retail news in context, analysis with attitude

The New York Times yesterday had an interview with former Trader Joe's executive Doug Rauch, who early next year will open his first Daily Table store in Boston's Dorchester neighborhood. The Daily Table will specialize in selling, as fast food prices, products that are either past their official sell-by date, cosmetically blemished, or "excess."

"We’re going to grab all of this stuff, bring it on-site, cook prepared meals with it and also offer milk, eggs, bread and produce," Rauch says. "It’s going to be priced the same as junk food, basically … You will be able to get a good whole-grain loaf of bread for somewhere between 50 and 75 cents, and I think most of America feels very comfortable with using bread past its sell-by date. Most Americans probably have out-of-code bread at home or in their refrigerator, and none of us give it a second thought."

Rauch says that the concept isn't all that revolutionary: "I’m actually not doing anything different than what many high-end, high-priced national retailers do. Within their store, they recover meat or chicken or fish that’s been out on the display counter and, instead of throwing it out, they’ll cook it up fresh and they’ll put it out on their hot tray the next day."

The key, he says, is to create a better informed consumer who understands the concept.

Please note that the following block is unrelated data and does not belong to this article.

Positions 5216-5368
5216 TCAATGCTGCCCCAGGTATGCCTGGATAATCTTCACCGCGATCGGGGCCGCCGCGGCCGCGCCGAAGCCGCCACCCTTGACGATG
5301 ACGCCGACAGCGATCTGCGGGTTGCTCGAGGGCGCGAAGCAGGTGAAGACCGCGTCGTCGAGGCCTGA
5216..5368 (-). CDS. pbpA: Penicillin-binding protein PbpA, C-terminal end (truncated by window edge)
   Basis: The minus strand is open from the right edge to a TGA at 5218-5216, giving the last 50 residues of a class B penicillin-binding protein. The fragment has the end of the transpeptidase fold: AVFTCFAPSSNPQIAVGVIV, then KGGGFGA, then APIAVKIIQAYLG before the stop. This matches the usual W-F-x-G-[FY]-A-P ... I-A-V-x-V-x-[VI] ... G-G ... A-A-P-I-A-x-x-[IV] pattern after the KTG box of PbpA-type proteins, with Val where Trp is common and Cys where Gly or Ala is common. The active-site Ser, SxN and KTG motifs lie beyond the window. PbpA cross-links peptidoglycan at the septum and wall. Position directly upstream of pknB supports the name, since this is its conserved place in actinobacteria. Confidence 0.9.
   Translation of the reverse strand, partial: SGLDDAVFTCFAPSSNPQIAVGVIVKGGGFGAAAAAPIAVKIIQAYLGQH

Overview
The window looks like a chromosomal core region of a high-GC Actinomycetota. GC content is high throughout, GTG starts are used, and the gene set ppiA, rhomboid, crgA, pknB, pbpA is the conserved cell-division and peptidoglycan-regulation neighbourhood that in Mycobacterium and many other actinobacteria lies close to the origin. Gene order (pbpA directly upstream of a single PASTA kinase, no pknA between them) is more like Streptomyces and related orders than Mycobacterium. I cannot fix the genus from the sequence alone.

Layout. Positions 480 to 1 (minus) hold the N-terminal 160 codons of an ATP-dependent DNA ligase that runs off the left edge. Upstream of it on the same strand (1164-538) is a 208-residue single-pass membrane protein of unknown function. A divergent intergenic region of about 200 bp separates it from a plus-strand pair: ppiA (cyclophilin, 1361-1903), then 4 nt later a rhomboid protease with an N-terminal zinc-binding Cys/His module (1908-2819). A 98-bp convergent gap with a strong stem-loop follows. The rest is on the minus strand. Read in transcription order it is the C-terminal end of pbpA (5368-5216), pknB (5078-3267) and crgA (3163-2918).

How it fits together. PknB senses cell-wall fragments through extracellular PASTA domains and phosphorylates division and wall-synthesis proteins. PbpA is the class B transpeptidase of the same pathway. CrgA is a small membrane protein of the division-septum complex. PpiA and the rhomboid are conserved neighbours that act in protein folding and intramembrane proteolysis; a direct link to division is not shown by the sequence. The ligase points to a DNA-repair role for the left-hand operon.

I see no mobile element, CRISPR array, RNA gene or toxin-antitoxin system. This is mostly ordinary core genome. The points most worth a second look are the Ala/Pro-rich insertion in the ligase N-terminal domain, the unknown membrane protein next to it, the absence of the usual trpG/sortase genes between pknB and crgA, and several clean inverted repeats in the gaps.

"I think that we need to become better informed," he says. "At Daily Table, our approach is to create an environment that is warm, friendly, bright and the average person walking in would not in any way think that they were getting anything but first-rate product … As with anything, you need some early adopters, and they go out and they become your messengers. They’ll tell their neighbors, the neighbors will go, Huh? and they’ll come down and try it. Generally, food is cheaper than labor, so grocers do everything they can to cut labor costs. A basket of raspberries that has one moldy raspberry in it, they’ll toss that. I’d like to take that, sort through it, pick out the good raspberries and offer them to customers dirt cheap, so they can have raspberries."
KC's View:
Doesn't sound all that appetizing to me. But when it opens, I'm driving up there … because I want to see how Rauch, an estimable retailer, makes this work.